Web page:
Reference is made to FIGS. 2 and 3. FIG. 2 schematically illustrates a system 20 for directly pressurizing a brake and more specifically a hydraulic wheel or brake cylinder 18. While one such cylinder 18 is shown, it should be appreciated that a brake system will include a plurality of wheel cylinders. FIG. 3 shows a more detailed view of a pilot operated variable orifice 30 that is also referred to as control valve 30. The system comprises a pump 12 powered by an electric motor 14 which in turn receives a control signal from an ECU 16. The control valve 30 is connected in parallel across the outlet of the pump and a reservoir 22. The pump is also connected to a three-way isolation valve 24 of known variety. The output of the master cylinder is also be communicated to the isolation valve. In the preferred embodiment of the invention the master cylinder 26 is of the manual or unboosted type. This type of master cylinder would typically generate a maximum pressure in any of its one or more chambers in the range of 600-700 psi (41.4-48.3 bar) which is less than the output pressures developed by, for example, a vacuum boosted master cylinder. Manual master cylinders, are not used in current brake systems, as a primary source of brake pressure, because they require the operator to apply excessive forces on a pedal such as pedal 28. As will be seen below the master cylinder is not used as a primary means of activating a brake cylinder during normal service brake application but is used in a fail-safe mode of operation. As such, and as used in the current invention, it is not necessary for the master cylinder to generate high output pressures. As will also be seen below the pump and its related control system are used to supply elevated or boosted pressure to the brake cylinders during normal service braking periods. The master cylinder could, of course, be of the powered or boosted type generating higher pressure levels, however this would unnecessary add to the cost of the system. In FIG. 2 the brake pedal 28 is shown as activating the master cylinder 26 in a known manner. A first pressure sensor such as 32 is provided to generate a signal indicative of the pressure in the wheel cylinder 18. The system 20 also includes means for generating a brake effort signal. Such signal can be provided from an additional pressure sensor 34 which generates a signal indicative of the output pressure generated by the master cylinder or alternatively, a force pedal sensor such as 36 can be provided to generate a signal indicative of the applied pedal force. The operation of the system will be described below.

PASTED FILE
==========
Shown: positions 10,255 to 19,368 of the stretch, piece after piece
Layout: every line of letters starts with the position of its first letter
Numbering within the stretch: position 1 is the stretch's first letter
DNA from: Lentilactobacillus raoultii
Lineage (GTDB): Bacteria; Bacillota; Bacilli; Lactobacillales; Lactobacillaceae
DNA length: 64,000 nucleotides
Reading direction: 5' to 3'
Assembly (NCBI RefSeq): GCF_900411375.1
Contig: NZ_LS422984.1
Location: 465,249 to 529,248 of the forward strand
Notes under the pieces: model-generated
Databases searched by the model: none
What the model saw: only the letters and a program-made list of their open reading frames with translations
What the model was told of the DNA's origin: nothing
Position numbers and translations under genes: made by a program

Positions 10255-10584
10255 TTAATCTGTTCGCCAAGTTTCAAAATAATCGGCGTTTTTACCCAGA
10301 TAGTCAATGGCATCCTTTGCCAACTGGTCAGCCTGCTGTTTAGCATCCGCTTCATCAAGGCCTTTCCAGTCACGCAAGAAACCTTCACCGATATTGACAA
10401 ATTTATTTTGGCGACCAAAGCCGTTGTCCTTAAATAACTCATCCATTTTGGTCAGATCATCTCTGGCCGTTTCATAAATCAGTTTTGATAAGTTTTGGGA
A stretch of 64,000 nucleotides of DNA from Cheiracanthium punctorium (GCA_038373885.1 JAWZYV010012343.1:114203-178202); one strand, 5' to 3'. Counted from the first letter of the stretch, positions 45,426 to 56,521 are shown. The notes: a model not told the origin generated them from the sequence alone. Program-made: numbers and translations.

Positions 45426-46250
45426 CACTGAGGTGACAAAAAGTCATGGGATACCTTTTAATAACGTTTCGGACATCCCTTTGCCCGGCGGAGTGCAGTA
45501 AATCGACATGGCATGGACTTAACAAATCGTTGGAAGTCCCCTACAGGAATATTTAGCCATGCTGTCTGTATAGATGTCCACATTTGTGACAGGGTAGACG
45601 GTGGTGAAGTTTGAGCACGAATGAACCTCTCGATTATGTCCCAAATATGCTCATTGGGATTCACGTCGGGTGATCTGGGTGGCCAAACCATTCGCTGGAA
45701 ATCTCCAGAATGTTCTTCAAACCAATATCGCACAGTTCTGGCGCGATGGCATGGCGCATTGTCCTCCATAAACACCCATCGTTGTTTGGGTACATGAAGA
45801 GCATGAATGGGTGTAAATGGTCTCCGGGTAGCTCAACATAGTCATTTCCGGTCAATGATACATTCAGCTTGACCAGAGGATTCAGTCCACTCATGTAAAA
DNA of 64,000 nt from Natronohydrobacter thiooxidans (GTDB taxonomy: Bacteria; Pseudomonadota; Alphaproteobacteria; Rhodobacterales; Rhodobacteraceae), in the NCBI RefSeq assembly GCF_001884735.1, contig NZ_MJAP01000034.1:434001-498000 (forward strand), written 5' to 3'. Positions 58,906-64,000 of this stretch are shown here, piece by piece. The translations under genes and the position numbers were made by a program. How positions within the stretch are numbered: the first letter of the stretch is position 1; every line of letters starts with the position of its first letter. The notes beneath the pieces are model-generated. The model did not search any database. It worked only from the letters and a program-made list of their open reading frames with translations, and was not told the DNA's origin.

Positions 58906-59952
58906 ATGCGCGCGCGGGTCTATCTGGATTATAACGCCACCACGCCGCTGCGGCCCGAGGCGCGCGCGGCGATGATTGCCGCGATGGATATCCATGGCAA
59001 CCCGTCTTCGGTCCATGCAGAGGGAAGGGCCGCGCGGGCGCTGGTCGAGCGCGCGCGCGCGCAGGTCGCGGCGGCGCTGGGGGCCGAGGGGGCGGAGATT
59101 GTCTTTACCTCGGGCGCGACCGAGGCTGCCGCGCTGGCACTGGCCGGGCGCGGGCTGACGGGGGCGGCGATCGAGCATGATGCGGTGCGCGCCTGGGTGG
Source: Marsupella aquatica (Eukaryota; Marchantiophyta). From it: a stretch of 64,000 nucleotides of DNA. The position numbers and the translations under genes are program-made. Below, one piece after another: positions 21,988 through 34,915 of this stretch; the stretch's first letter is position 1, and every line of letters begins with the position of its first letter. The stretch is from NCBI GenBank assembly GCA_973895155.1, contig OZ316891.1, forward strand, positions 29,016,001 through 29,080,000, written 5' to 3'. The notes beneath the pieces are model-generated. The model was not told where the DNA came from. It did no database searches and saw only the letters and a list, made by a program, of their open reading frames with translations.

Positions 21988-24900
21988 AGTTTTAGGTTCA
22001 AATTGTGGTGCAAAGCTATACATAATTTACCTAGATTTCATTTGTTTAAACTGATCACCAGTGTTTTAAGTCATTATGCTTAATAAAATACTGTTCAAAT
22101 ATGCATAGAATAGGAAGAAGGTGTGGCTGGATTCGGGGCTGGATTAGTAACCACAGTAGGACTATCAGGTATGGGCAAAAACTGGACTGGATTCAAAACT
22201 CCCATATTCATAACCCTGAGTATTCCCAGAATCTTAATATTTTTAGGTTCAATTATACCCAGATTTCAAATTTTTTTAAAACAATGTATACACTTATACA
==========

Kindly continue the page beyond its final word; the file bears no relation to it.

Reference is now made to FIGS. 3 through 6 which illustrate various views of the control valve 30. The valve 30 provides a variable orifice from the pump 12 to the reservoir 22 as a function of the master cylinder (MC) pressure. At high MC pressure, the effective orifice is small, thereby reducing the flow requirement of the pump to maintain the high pressure. At low MC pressures, the valve presents a large flow area enabling a quick decay of the brakes when the motor is turned off. As shown in FIG. 3, the valve 30 comprises a valve housing 40 having three ports. Ports 42 and 44 are respectively connected to the master cylinder 26 and pump 12. The third port 46 is communicated to the reservoir 22. The ports 42 and 46 may also include an SAE inverted flare fitting 48 of known variety to interconnect the master cylinder and pump. The valve 30 includes a cross-bore 50 which is communicated to the ports 42 and 44 through flow passages 52 and 54. As shown in FIGS. 3 and 4, the bore 50 is enclosed by a plug 56 and seal such as O-ring 58. Situated within the bore 50 is a piston 60 biased to the left, as shown in the drawings by a spring 62. The piston 60 includes a seal generally shown as 64 which is fitted within an annular recess 66. As shown in the drawings, the seal 64 comprises an O-ring surrounded by a low friction sealing ring 70 such as a Glyd ring manufactured by Shamban Inc. Situated in the right hand portion of bore 50, in communication with passage 54, is an orifice plate 72 defining an orifice 74. Positioned in the orifice 74 is a free floating, sliding pin 80. The pin 80 is generally cylindrically shaped and includes a tapered slot 82 as more clearly shown in FIGS. 5 and 6.